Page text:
I think he’d live in the factory if they’d let him.
I think he’d live in the factory if they’d let him.
Personally I’ve found the Creality printers (Prusa clones) to be really great for their price and ease of setup. If you only need a 200mm build plate then I’d suggest the Ender 3. I myself also have the Creality CR-10 and it’s quite amazing.
For filament I highly recommend Hatchbox filament because it’s price-point vs quality is really good for getting started. Cheaper filament and you might find yourself spending time figuring out why it’s not working only to discover the filament is not very good quality (too much variance in thickness). Higher priced filament and you’ll be worried about wasting it on test builds (especially when new to 3D printing). In general I prefer the Hatchbox Silver because unlike the solid black or white it shows the details better.
Software wise it’s between Cura (free) and Simplify3D ($150USD). Personally I’ve switched to Simplify3D and much prefer it over Cura, but they’re both really great it just depends on what you need. Since I mostly use my printer for miniatures with odd shapes and angles Simplify3D has come in handy with it’s customize-able supports (Cura now has that feature but didn’t when I switched).
I got the Wanhao i3 it’s a great budget printer but there’s a lot of better stuff around now.
Printing is slow, prints fail, you’re z will make you want to kick your printer across the y and you’ll burn your fingers unblocking nozzles.
Order a original prusa, they are the only ones actually doing it right, full open source, excellent support, they even use their own printers for the whole production. All the cheapo clones will bring you hours of troubleshooting and the expensive ones just constantly move on and abandon their previous.
yesssssssss! I would work for free, just to assemble printers as holidays. Eating soluble PLA to survive.
Prusa MK3/S and Ender-3/pro are very excellent choices.
They have been given high marks on a number of review sites.
I have been using Flashforge Creator Pro for about 6 years.
(Simplify3D is a great combination with Creator Pro)
In this category of fast evolving speed, my 2014 machine is like a classic car.
However, Creator Pro has been improved several times and continues to be sold today.
The current new Creator Pro may not be the absolute best choice, but it’s not a bad choice.
If I want to buy a 3D printer now, I will refer to the following sites and magazines.
“2020 Best 3D Printers (Spring Update)”
“The Best 3D Printers 2019”
HackSpace magazine — Issue 26
"What’s the best 3D printer? "
Instead of following reviewers that tried the printers for few weeks, I would go for the company that uses like 500 of their own printers, 24/7, in the production, whichever they might be
Seems hard to find any printers in stock anywhere
That link that @tuxinator2009 sold out over night!
How much more better is the PRO?
I’d probably go prusa, but the price is a bit too much for me right now prefer to keep it as much under $500 as possible.
Oh damn! SLA machines have got super cheap too! For what I’m doing SLA might be better, but I’d prefer not to deal with the mess and having the resin go bad…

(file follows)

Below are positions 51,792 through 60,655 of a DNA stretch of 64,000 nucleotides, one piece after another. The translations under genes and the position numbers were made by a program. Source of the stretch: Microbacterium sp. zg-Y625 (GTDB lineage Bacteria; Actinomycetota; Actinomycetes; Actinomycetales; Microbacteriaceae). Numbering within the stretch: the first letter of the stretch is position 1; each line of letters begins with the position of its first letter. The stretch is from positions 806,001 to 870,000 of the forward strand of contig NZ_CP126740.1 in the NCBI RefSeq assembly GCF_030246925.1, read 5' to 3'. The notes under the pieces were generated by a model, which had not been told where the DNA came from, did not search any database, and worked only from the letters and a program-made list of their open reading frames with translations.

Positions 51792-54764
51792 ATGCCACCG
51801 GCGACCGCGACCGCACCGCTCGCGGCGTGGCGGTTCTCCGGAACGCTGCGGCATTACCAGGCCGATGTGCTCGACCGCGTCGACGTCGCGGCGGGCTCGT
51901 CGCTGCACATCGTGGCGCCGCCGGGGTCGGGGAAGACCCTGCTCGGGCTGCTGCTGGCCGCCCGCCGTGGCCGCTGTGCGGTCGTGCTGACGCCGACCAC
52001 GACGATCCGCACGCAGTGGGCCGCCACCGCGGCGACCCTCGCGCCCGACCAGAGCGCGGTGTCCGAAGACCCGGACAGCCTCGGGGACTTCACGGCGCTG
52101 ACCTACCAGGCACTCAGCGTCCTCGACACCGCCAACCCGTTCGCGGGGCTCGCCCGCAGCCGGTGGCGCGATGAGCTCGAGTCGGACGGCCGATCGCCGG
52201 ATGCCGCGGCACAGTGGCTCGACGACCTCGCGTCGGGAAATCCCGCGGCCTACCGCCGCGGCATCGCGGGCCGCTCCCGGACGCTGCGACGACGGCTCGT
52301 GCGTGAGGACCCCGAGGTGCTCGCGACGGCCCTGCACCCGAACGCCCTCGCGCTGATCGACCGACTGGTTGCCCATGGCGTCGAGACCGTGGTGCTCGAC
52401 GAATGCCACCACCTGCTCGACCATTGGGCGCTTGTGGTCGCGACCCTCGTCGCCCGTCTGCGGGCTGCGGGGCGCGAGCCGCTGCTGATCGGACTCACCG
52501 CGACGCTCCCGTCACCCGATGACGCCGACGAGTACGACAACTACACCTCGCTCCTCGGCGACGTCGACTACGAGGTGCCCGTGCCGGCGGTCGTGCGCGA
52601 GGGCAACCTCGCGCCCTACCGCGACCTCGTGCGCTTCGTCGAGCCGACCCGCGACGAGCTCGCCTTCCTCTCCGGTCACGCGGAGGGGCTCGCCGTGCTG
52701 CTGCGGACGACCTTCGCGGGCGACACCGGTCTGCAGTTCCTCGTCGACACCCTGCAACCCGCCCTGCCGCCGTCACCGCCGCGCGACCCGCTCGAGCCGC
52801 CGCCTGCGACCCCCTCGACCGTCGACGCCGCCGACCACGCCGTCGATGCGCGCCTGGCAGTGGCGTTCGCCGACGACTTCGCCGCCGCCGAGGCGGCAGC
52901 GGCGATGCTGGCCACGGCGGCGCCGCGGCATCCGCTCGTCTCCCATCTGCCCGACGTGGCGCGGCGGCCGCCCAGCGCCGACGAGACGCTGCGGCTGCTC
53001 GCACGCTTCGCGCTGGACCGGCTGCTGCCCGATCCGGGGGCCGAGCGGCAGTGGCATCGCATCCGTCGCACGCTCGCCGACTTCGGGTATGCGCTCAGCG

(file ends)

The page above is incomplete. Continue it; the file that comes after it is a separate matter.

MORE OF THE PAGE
oh nuts it’s way too small for what I need… Creality Ender 3 Pro looks like my dude.
Ok last question, anyone have recommendation for food-safe filament?
prusa mini then
backordered until September…
Went with this:
Mainly because it was the only one that seems to be available in my price range that is going to ship reliably soon.
Thats a good one as well. I had a monoprice maker select mini.
PLA is food safe. Its a plant based material.
BTW I’ve been following this printer Obsidian by Kodama, it looks beautiful, but its still pre-order
Only 150$ for the starting price.
I’d be wary of any printer that uses injection molded parts for the supports because it’s kind of impossible to produce large molded parts that don’t have some kind of deflection or warping to them due to the cooling process from the mold. It can be engineered for but then quality control of the injection process becomes even more important. It’s tough to do.
Thanks for the advice!
Does anyone have a link to a 4D printer or at least a 3.5D printer?
I’m struggling to decide whether that’s meant to be a joke or not,
because 4D printing is apparently a real thing.
It’s not quite what I was expecting though.
I’m disappointed because I wanted to print a tesseract.
I remember reading about a kind of metal that can be deformed and then returns to a predetermined shape upon being heated, but I can’t remember what it was called…
Maybe you need to heat up your brain.
You basically just bought a wanhao i3
You now need Ikea tables 10mm threaded bar and some custom firmware.
And start fiddling months trying to get big pieces to stick without loads of glue on top of a glass, noisy steppers, no support, etc but it will be funny to follow his bitching in twitter.
I thought it looked familiar
Isn’t that something that counts for all 3D printers? It’s the main reason that’s keeping me from buying a 3D printer.
There is a big difference fiddling to tune it up to perfection or to actually get it to work. If you get a clone, you start your own journey. I am personally OK with that experience, I can enjoy spending couple of afternoon weeks tweaking my printer.
In any case, any printer will perform ok with simple small designs.
Clearly I knew all along and it was an ironic joke for those who knew the name.
(*Cue polygraph buzzing*
(Now if only I could remember why I was reading that article in the first place…)